Adding rennet to milk to make cheese

Source: © Shutterstock

Adding rennet to milk

It is possible to curdle milk using vegetable enzymes – notably extracts from nettles and thistles – though most cheesemakers consider the result inferior to using rennet. This approach is popular with some vegetarians, though the majority of rennet is no longer produced from animals. Chymosin-producing genes have been successfully added to microbial organisms, which then merrily churn out the rennet without the need to kill anything other than a fungus or bacterium, something even the most ardent vegetarian is unlikely to have qualms about. Technically, the vehicle for producing the chymosin – the fungus or bacterium – is genetically modified, making it one of the most successful GM products in the food chain. However, because the host is killed and removed, all that is left is the non-GM rennet, which makes the product acceptable in the European Union and other regions that ban GM foodstuffs.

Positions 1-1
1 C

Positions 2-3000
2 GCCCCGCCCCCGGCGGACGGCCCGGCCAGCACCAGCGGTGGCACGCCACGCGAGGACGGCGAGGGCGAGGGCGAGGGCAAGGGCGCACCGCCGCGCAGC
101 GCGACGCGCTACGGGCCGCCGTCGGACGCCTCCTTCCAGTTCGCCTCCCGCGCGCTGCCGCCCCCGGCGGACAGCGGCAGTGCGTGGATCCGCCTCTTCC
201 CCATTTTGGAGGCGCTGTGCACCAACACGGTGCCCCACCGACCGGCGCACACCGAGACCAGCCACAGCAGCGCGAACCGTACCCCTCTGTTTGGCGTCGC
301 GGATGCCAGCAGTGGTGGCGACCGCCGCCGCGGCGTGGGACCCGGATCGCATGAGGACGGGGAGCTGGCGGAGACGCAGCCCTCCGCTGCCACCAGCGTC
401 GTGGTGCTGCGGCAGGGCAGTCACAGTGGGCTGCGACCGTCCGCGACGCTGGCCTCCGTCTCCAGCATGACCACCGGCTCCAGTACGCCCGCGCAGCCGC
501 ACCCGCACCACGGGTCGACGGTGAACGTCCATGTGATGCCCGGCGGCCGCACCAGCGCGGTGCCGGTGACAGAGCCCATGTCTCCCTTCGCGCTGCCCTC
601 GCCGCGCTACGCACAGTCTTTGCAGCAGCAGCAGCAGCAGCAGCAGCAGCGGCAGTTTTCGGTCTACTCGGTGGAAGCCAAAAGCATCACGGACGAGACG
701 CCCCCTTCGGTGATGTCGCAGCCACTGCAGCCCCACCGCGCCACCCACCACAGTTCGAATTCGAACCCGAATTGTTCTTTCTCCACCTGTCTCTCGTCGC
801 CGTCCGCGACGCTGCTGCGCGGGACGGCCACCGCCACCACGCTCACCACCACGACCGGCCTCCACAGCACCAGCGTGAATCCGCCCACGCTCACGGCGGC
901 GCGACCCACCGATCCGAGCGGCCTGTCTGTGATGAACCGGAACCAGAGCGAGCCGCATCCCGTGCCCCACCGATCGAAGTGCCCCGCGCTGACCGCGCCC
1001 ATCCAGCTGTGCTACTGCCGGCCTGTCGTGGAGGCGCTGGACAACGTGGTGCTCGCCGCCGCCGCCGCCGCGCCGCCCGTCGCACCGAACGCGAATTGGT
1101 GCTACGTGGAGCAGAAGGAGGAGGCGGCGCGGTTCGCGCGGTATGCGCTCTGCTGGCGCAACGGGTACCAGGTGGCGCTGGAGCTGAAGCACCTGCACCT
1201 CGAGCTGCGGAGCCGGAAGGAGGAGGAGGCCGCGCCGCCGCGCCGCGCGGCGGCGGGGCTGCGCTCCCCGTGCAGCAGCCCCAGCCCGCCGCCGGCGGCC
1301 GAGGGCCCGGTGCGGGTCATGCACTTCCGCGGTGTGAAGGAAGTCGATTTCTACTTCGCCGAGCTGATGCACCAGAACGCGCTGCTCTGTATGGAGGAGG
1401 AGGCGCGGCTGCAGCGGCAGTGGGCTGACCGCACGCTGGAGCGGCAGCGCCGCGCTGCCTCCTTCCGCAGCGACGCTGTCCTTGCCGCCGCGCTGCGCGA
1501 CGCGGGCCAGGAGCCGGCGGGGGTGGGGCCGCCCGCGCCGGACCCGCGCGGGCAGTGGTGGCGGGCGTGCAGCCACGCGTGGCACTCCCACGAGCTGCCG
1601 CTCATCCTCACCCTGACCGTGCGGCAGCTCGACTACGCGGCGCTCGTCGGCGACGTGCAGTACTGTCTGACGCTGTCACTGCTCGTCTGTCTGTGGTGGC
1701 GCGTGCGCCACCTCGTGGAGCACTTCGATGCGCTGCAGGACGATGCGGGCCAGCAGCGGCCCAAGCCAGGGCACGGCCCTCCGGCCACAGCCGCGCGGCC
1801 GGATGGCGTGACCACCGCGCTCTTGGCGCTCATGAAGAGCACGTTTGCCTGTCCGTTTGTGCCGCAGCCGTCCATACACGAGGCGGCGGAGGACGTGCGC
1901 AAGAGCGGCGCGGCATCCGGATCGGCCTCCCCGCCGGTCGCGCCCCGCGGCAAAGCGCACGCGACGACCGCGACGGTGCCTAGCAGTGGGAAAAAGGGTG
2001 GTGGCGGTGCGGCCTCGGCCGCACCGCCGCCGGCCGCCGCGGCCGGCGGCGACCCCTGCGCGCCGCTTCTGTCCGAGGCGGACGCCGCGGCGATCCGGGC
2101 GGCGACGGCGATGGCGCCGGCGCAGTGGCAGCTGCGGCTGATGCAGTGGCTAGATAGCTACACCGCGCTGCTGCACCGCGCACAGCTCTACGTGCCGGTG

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The mechanism for modifying the fungal or bacterial gene is known as recombination. Starting with calf DNA, the gene for producing chymosin is amplified using PCR or polymerase chain reaction, a standard technique in molecular biology to produce millions of copies of a small piece of DNA and used, for example, in DNA fingerprinting. The chymosin-producing fragment is then introduced to a plasmid, a small DNA structure used particularly by bacteria but also some fungi in transferring genes between organisms. This results in the chymosin-producing gene becoming part of the host’s DNA, enabling it to generate the required protein. After the initial setup, production continues without any animal products being involved. As well as altering the genetic makeup of the host, there will typically be some modification of the gene itself, as it will need subtly different control mechanisms. However, the chymosin itself is identical – there is no modification of the compound.